The Great Failure Of Wikipedia presented at Notacon 3

by Jason Scott ( ),

Tags: Security

Summary : Your Moment of Audio Zen: A History of Podcasts for "The Great Failure of Wikipedia"
In just a few short years, Wikipedia, the anyone-can-edit, anyone-can-fix collection of articles, has become a juggernaut. In its current incarnation, it has achieved a reputation as a good, effective source of knowledge and facts, maintained by an army of researchers, experts, and just plain folks working together towards founder Jimbo Wales' goal of "A world in which every single person on the planet is given free access to the sum of all human knowledge."
There are naysayers and skeptics, and there are fans and supporters. Jason is a little of all of these, and in a quick-paced talk will discuss what he has learned studying Wikipedia for about a year; its advantages, disadvantages, and most importantly, how much we can learn about the nature of human interaction and communication from it, in a world where information is becoming a part of our bloodstreams and subject to the same fears of contamination.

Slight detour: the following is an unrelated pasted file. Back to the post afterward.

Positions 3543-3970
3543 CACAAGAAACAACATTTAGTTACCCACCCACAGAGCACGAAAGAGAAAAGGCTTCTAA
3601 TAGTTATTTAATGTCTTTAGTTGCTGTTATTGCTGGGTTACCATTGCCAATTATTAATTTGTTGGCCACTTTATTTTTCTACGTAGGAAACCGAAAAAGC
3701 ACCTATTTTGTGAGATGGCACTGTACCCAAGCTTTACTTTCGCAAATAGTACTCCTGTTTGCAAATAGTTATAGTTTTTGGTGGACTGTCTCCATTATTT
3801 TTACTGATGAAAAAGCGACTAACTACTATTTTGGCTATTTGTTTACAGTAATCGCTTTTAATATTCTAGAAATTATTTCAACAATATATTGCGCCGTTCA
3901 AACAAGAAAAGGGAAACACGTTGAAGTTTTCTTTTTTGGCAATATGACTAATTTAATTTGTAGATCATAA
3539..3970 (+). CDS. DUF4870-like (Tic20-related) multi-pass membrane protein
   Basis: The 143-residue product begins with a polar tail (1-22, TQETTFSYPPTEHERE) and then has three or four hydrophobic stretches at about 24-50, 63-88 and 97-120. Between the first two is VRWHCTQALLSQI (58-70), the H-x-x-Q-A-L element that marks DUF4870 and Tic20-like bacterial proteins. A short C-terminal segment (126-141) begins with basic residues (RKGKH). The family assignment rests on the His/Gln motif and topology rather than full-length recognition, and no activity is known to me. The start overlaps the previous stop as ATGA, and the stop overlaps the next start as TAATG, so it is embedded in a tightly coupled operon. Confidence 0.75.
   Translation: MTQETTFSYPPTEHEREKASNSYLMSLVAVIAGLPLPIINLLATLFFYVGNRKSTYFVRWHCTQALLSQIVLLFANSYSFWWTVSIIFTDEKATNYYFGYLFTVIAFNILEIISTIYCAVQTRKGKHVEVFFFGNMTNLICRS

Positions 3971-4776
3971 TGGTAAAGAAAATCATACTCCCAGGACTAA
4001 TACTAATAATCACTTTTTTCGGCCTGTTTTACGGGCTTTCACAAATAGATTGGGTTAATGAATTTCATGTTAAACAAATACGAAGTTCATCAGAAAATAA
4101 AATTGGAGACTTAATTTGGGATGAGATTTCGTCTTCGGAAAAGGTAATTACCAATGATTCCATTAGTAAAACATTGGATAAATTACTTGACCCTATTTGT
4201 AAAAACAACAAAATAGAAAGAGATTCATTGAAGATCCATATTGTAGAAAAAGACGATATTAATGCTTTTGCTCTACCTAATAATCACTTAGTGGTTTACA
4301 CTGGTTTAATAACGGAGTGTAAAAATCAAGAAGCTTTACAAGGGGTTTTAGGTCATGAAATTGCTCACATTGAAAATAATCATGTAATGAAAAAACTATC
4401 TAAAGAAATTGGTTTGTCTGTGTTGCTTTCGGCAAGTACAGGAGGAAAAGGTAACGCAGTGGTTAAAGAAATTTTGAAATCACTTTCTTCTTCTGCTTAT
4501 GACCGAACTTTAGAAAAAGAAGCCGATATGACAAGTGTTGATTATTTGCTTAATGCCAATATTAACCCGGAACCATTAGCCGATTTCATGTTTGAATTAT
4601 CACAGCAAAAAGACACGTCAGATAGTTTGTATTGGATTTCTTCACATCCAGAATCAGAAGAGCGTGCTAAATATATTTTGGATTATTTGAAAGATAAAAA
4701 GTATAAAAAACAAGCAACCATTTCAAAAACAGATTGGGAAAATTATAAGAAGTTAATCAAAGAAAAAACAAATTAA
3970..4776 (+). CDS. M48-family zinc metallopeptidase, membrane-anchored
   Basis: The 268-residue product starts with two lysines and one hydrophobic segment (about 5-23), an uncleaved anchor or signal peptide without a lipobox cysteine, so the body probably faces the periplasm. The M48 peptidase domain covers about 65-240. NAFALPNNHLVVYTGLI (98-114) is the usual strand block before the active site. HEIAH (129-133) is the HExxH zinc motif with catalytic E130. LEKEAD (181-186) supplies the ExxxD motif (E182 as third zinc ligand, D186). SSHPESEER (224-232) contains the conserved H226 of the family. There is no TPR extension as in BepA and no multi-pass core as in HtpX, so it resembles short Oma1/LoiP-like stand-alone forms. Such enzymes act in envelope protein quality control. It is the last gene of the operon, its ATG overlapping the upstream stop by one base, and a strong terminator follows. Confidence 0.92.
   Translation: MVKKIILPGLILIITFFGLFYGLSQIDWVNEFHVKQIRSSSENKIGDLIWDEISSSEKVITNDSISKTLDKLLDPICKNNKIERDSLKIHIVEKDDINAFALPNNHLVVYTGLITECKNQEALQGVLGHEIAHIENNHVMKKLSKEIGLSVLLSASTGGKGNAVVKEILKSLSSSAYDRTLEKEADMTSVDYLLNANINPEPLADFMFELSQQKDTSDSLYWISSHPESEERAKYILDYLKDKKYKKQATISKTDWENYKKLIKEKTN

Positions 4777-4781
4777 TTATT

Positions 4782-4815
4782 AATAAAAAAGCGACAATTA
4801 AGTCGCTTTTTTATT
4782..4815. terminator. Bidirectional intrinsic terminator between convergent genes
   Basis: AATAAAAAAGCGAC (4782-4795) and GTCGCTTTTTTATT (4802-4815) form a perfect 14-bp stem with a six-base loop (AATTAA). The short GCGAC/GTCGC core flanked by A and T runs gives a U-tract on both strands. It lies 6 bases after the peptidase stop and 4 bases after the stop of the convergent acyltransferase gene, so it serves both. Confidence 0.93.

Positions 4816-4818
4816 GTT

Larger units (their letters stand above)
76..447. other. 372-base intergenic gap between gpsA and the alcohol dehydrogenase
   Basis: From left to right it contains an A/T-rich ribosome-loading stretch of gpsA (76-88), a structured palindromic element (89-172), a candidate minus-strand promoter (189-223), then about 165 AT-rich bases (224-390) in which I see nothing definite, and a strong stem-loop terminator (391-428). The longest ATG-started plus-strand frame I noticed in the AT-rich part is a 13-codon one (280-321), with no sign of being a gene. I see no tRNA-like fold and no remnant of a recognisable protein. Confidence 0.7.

Wikipedia will fail, but it will do so in the sacrifice of a greater good, and we will have been better off for what it will teach us. Let us have a rousing wake.
for "Your Moment of Audio Zen: A History of Podcasts"
The name either excites you or makes you cringe (Hey, maybe it does both) but the fact is, Podcasts are now the hot new thing. Jason Scott provides a quick history of the podcast, as well as its predecessors, its likely replacements, and how the world is likely to look back on this explosion of home-made radio. Subjects covered include pirate radio, shortwave, "Push" technology, the weird birth of RSS, and where things got entirely out of hand.